Also back home in the Seelye Room is the recently renovated Vaghi Desk, as it is affectionately called. The desk was designed, crafted and built for the Library around 1925 by Joseph P. Vaghi of Bethel and has been used since then, almost without interruption, as a public service desk.  The desk was redesigned and restored in 2012 by Jerry Shike of Bethel.


The 2012 restoration and renovation of the Seelye Family Local History Room were generously sponsored by the John Rubino Family and the Local History Collection by Janet Patzold. The rehabilitation of the windows and selected interior historic features in the Seelye House were financed, in part, by the State of Connecticut, utilizing Community Investment Act funds administered by the Department of Economic and Community Development.  Additional renovations made in the Seelye House were funded, in part, by a grant received from the Department of Economic and Community Development and by the Bethel Library Board of Directors through fundraising efforts.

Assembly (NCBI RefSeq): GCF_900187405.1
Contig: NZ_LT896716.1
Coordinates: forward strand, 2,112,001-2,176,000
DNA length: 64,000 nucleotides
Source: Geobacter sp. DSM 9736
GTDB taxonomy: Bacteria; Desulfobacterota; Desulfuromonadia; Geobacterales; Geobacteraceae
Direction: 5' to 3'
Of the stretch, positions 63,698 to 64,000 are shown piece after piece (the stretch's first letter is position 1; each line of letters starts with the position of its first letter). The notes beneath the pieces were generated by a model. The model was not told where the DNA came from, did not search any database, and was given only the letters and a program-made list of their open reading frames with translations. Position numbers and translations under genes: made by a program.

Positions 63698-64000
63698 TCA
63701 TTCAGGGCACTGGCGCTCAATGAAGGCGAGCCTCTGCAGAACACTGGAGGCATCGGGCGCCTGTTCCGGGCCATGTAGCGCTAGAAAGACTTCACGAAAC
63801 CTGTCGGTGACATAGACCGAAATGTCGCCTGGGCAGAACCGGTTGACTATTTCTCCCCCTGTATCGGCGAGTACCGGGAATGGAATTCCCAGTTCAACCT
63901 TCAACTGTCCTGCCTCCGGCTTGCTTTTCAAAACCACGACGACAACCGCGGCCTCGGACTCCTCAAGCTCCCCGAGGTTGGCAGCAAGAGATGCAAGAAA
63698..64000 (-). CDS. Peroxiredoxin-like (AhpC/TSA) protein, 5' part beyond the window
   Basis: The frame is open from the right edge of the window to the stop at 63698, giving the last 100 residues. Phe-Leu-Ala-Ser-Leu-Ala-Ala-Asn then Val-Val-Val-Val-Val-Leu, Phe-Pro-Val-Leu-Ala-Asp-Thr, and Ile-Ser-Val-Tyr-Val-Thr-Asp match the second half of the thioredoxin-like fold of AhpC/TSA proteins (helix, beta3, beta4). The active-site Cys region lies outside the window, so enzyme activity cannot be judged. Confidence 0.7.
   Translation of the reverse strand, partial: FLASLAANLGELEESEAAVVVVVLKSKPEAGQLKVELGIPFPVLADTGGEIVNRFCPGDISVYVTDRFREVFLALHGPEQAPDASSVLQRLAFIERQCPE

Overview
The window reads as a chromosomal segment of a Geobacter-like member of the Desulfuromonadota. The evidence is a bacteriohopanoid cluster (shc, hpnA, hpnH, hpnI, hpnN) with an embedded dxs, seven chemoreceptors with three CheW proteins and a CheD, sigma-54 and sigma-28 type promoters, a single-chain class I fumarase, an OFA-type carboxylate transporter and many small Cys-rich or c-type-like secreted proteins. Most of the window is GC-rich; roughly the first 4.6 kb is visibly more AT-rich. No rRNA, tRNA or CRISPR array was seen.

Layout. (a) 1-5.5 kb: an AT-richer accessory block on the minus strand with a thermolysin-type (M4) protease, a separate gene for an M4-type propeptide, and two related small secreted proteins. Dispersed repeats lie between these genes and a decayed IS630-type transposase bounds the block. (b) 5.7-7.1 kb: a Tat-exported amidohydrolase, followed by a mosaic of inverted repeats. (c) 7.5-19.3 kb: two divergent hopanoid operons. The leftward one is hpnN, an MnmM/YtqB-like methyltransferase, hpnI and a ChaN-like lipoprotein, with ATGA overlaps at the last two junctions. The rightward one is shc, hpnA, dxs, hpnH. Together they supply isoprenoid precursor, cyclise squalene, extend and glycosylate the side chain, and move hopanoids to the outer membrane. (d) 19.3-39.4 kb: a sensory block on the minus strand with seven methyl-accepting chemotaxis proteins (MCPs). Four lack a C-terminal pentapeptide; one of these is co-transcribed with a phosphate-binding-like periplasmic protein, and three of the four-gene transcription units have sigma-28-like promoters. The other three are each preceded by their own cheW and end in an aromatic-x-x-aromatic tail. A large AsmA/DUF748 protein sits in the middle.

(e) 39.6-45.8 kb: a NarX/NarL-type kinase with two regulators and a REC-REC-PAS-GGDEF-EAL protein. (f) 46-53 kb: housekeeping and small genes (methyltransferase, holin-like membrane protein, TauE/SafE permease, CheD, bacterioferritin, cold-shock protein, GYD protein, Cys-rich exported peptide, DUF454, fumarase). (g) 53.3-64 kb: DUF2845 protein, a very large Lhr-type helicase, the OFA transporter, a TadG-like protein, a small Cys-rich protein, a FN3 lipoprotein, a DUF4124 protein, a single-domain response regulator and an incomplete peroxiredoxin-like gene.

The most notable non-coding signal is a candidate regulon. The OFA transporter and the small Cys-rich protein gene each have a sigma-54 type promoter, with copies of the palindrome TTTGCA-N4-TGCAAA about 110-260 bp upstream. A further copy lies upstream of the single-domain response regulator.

Truly, the Seelye Family Local History Room is and will remain the jewel of the Bethel Public Library for many years to come.




The purpose of the Seelye Family Local History Room at the Bethel Public Library is to make available for public research resources on the social, economic, natural, and genealogic history, as well as community and governmental information pertaining to Bethel, Connecticut and its immediate environs, as well as Fairfield County and the State of Connecticut as they pertain to Bethel.  The Local History Room is for quiet study, local history research, genealogical research, and small meetings and programs as deemed appropriate by the Library Director and/or the Bethel Public Library Board of Directors.